Incorporating car owner preferences for the introduction of economic incentives for speed limit enforcement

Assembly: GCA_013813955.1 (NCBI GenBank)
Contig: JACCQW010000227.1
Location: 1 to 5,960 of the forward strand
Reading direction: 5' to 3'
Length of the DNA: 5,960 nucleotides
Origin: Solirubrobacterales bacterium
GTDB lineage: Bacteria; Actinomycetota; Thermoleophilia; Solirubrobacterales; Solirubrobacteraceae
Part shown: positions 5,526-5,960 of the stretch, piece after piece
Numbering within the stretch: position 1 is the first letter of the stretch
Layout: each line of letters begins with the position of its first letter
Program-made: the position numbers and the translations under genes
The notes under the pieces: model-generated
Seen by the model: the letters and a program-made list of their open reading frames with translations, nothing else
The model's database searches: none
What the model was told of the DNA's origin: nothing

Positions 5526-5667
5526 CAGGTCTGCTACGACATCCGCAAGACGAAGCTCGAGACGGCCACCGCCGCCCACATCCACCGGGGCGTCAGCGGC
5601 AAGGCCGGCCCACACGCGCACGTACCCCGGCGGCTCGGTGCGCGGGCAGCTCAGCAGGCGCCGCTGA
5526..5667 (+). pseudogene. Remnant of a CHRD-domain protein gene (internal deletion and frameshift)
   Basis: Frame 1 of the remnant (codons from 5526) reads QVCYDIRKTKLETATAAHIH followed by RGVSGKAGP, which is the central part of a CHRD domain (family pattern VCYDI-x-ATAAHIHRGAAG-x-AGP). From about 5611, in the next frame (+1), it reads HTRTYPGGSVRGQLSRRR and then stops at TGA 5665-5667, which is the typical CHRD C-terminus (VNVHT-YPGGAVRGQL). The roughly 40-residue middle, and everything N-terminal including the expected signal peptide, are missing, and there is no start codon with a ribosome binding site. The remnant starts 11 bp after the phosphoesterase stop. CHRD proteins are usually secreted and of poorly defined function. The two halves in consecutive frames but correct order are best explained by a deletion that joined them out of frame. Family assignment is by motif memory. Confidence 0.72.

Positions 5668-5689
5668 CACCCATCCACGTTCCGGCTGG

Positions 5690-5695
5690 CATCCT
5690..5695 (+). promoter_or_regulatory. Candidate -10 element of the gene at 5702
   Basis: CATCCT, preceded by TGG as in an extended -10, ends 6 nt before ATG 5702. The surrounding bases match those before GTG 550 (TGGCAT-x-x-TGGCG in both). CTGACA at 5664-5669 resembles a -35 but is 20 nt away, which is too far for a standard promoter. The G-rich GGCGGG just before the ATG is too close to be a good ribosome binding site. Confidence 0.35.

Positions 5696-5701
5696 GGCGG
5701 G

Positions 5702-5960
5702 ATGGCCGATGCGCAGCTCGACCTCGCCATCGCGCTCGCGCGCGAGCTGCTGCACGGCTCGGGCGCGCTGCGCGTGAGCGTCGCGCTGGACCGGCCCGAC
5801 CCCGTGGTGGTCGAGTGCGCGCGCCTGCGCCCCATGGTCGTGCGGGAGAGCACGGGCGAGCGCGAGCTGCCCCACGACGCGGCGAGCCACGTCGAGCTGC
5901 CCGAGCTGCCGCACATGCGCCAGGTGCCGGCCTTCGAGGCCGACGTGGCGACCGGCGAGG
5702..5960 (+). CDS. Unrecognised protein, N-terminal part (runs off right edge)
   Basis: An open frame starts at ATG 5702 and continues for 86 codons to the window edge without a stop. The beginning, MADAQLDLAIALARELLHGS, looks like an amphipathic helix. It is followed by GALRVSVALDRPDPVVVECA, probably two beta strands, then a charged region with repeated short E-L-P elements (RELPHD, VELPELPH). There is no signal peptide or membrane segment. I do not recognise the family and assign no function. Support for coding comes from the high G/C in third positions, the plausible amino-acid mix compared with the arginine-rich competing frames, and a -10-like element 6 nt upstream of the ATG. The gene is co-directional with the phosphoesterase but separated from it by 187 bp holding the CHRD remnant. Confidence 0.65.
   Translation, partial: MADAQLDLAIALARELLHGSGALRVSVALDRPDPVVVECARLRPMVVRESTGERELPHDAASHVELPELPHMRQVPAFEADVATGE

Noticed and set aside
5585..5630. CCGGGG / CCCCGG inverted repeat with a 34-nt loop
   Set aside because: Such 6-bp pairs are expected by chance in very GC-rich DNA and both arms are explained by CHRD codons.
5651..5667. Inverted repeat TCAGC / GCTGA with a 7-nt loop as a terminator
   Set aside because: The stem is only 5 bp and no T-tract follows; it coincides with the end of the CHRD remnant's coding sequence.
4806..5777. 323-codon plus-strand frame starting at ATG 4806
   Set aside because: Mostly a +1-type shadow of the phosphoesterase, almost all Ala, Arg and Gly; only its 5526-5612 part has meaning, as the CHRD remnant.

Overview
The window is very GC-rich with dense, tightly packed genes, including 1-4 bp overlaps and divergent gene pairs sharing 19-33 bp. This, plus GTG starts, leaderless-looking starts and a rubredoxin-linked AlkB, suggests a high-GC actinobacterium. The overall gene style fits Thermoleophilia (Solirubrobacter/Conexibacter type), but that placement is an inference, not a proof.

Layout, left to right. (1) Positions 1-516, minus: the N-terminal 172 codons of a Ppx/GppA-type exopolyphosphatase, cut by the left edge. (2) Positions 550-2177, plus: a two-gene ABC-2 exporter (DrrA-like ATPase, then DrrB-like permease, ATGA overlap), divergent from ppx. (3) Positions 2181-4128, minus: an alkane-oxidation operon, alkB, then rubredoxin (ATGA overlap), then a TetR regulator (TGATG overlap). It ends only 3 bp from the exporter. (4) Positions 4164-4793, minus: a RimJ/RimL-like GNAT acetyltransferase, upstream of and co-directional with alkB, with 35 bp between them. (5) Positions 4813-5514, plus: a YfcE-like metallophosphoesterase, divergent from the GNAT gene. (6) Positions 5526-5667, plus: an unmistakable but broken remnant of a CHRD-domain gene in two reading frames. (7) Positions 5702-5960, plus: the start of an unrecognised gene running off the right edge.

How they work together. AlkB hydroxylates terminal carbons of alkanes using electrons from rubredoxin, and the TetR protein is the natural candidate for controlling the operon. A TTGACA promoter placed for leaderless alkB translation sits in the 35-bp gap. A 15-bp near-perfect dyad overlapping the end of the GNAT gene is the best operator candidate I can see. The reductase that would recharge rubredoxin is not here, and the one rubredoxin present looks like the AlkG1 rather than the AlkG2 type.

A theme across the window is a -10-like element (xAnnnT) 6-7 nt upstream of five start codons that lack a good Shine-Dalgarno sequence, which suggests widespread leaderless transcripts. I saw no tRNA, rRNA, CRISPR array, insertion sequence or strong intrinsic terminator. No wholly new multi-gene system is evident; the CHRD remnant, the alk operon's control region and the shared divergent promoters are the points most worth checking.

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Human error including driving misbehavior contributes to over 90 percent of road vehicle accidents, and speeding is considered to be risky. Smart technologies, such as Connected Vehicle System (CVS) are among the interesting technical options to improve driving behavior, and Pay-As-You-Speed (PAYS) is an effective economic incentive to reduce speed violations. We investigated the acceptability of CVS with and without the presence of economic incentives, such as PAYS, in the context of a middle-income country: Iran. We used a Zero-Inflated Ordered Probit model (ZIOP) to estimate drivers’ willingness to pay for a CVS, and a hazard-based model for predicting the incentive level needed for accepting CVS via a PAYS scheme. ZIOP model indicated that drivers with the following characteristics were more likely to pay more for CVS: having a comprehensive insurance coverage, being younger than 60 years, owning more than one car, and having older vehicles. The hazard-based model also confirmed that drivers that speed relatively often have a lower tendency to adopt CVS, and drivers who experienced an accident in the past were more inclined to adopt CVS via PAYS. Also, drivers' opinion about CVS, vehicle characteristics, demographics, and driving experience influenced the effect of PAYS characteristics on acceptability of CVS. Finally, we offer recommendations for how to effectively implement CVS, in order to significantly reduce the high fatality and accident rates in middle-income countries such as Iran.